Medical Leave laws (OFLA/FMLA)
State and federal law both require certain employers to provide up to 12 weeks of unpaid leave a year to employees for a serious health condition of the employee or family member or for the birth or adoption of a child. In general, OFLA and FMLA provide 12 weeks of unpaid leave per year for the following purposes:
- “Parental leave” for the birth or adoption of a child
- “Serious health condition leave” to care for the employee’s own serious health condition or the serious health condition of a family member
- “Pregnancy leave” for a pregnancy related health conditions or prenatal care
OFLA and FMLA are similar and overlap in many respects, but there are significant differences in coverage and in application. In fact, in a given year, depending on the purpose for which leave is taken, an employee may be entitled to over 12 weeks of leave depending on which laws apply.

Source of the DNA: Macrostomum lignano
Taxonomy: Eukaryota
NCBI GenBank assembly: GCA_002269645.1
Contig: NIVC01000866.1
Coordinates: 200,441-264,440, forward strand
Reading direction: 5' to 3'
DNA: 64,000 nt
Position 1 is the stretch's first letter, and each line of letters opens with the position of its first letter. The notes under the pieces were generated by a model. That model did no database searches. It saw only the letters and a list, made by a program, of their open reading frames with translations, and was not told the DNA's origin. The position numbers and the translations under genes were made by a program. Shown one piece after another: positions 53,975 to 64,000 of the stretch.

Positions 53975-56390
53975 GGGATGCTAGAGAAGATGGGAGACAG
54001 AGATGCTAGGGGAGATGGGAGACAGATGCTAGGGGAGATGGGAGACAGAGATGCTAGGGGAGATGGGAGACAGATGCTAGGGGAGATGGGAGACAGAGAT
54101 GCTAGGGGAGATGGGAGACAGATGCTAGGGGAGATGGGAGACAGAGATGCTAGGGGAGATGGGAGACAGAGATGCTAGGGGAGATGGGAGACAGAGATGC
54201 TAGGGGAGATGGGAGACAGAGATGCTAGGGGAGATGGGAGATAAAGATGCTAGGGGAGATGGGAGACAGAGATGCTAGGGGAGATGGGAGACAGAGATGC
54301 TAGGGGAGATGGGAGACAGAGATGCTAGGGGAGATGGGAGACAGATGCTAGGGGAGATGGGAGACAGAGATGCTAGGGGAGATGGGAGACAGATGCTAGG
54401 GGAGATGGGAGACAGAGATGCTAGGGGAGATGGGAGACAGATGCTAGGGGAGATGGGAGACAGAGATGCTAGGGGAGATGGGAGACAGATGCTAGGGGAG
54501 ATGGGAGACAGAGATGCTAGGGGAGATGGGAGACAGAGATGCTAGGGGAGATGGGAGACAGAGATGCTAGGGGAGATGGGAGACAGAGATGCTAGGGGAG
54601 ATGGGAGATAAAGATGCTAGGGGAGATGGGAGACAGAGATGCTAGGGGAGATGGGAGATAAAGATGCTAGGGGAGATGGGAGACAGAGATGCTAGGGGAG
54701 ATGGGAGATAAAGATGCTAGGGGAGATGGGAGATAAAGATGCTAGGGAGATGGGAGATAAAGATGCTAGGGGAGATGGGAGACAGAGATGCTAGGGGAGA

In some situations, OFLA and FMLA may with the Americans with Disabilities Act (ADA) and with Oregon’s disability and workers’ compensation laws. As a result, for example, just because one exhausts their medical leave for the year doesn’t impact whether more leave, or a different kind of leave, is required to provided to the employee under the ADA.
Both OFLA and FMLA contain job protection provisions and anti-retaliation provisions. If you have a question about OFLA or FMLA leave or coverage, please contact the Law Office of Matthew C. Ellis for a consultation.